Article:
Remembering the Attack on Pearl Harbor

December 7, 1941, marks a grim day in United States history. Minutes before 8:00 AM on that fateful Sunday morning, a horrific attack was launched on Pearl Harbor. President Franklin Delano Roosevelt declared war on Japan the next day, and the United States officially entered World War 2.

Front pages were crammed with news of the attack. Retrace history as you immerse yourself in newspapers that provide comprehensive accounts of Pearl Harbor.

The Lawrence-Journal World was one of many newspapers highlighting local soldiers stationed in Hawaii with articles like “Many Men from Here in the Pacific.” It showcased short blurbs about the men serving.

An eyewitness account provided a unique perspective for readers of the Reno Evening Gazette in “Writer Tells Story of Attack on Hawaii” with vivid storytelling like “the sky was filled with puffs of smoke from exploding shells” and “the sound of cannonading coming from the direction of Pearl Harbor has been continuing for an hour and a half.”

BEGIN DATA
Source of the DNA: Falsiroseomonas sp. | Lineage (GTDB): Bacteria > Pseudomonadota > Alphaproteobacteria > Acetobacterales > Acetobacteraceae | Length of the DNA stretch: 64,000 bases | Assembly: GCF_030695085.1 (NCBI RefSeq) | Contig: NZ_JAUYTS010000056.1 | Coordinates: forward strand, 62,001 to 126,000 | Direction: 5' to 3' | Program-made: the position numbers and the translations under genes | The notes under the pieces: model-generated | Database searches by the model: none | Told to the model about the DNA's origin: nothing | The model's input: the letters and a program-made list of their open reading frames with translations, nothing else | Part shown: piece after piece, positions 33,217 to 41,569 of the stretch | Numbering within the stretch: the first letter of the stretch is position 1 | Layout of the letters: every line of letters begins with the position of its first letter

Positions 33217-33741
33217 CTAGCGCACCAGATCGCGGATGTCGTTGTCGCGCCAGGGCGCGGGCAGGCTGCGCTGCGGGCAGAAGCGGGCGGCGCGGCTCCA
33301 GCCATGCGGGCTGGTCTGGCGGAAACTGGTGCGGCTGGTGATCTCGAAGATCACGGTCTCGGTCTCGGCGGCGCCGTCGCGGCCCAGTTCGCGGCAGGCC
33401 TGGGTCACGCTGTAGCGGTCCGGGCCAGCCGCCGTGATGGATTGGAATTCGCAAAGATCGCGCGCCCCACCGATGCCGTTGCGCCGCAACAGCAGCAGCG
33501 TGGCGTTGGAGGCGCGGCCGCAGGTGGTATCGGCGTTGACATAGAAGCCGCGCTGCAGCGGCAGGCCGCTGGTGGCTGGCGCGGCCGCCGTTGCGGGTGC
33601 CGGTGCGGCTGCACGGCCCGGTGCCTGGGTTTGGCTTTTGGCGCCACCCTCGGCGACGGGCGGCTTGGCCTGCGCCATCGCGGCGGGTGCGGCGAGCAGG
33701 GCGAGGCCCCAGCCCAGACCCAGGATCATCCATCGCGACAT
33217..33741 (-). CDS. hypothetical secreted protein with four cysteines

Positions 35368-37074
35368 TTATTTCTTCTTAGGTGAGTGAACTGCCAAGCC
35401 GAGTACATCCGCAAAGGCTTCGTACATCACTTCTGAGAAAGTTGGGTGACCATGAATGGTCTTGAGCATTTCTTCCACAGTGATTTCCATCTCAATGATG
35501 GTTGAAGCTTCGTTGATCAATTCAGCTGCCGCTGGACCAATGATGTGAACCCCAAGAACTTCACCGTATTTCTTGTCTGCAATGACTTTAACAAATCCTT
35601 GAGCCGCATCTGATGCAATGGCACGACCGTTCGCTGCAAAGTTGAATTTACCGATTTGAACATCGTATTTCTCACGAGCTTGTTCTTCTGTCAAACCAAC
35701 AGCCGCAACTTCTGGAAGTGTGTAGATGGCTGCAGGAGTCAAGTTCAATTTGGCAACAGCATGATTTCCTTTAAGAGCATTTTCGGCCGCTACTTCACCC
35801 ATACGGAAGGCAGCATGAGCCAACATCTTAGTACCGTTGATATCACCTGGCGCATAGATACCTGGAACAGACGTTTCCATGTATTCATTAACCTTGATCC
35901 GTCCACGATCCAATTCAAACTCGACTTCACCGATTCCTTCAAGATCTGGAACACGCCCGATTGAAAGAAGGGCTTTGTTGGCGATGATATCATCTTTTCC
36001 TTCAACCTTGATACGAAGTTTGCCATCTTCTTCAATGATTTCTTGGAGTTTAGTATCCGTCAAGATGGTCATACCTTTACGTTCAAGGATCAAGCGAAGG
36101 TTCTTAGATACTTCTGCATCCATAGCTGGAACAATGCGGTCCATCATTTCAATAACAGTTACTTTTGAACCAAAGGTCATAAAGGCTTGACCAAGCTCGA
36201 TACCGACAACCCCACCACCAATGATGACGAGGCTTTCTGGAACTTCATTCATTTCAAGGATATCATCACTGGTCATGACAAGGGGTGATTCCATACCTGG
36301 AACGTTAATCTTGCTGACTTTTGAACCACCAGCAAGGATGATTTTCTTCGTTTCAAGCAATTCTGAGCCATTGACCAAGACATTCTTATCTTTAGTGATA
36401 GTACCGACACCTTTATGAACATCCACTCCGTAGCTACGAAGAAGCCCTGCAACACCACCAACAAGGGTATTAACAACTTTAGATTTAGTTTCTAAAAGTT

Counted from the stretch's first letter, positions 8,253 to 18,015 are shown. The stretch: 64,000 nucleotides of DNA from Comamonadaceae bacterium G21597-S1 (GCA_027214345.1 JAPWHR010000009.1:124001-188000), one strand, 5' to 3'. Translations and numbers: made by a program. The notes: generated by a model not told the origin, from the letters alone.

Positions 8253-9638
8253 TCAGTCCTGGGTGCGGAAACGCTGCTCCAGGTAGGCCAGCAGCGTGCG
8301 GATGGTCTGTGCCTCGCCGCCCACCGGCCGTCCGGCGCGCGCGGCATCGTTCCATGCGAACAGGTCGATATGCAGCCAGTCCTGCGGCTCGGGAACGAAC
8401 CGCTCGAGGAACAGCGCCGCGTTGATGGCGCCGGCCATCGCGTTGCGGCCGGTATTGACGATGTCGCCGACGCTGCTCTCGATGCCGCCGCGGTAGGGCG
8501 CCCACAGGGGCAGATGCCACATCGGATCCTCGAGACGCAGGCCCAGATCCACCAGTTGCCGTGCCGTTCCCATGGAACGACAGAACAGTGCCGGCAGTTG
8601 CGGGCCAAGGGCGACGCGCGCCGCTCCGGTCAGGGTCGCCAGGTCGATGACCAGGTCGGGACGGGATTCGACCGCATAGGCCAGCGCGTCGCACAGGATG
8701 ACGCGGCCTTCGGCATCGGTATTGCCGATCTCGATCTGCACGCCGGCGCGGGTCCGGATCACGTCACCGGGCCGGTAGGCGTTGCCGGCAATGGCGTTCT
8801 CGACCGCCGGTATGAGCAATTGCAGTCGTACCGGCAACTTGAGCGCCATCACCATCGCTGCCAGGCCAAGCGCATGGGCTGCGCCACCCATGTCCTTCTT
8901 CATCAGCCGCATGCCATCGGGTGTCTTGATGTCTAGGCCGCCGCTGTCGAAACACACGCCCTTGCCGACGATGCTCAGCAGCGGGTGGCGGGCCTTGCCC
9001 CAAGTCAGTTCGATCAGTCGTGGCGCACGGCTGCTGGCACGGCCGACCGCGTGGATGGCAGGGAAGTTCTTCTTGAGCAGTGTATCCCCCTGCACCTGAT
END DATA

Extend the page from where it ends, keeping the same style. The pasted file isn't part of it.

In addition to multiple articles revolving around the attack, newspapers also included graphics such as the Hutchinson Herald’s front page map, which illustrated the grand strategy of the war in the Pacific.

News of the attack prompted President FDR to hold an “extraordinary” meeting. The Lowell Sun published “President Calls Cabinet for 8.30 Session Tonight” in order to gather facts and information to report to Congress in the “form of a message.” 

Many local newspapers like the Murphysboro Daily Independent published “War Bulletins” as a regular part of their coverage that spotlighted recent war events.

The Daily Hawk-Eye Gazette featured an article, “Draft Quotas to Be Larger,” that quoted Lewis B. Hersey, National Selective Service Director, saying every state’s draft quotas would be increased “effective immediately.” This edition of the Hawk-Eye also included a spread of pictures that captured the essence of the day.

An illustration depicting the island of Oahu graced the front page of the Armadillo Daily News, along with a piece that focused on famous military general Douglas McArthur in “McArthur Directs US Course in Philippines.”

Want to read more about Pearl Harbor? Newspapers make a fascinating way to travel back in time and “see” a historic moment through the words and images captured by journalists of the day. Visit today for a 7-Day Free Trial and relive history.

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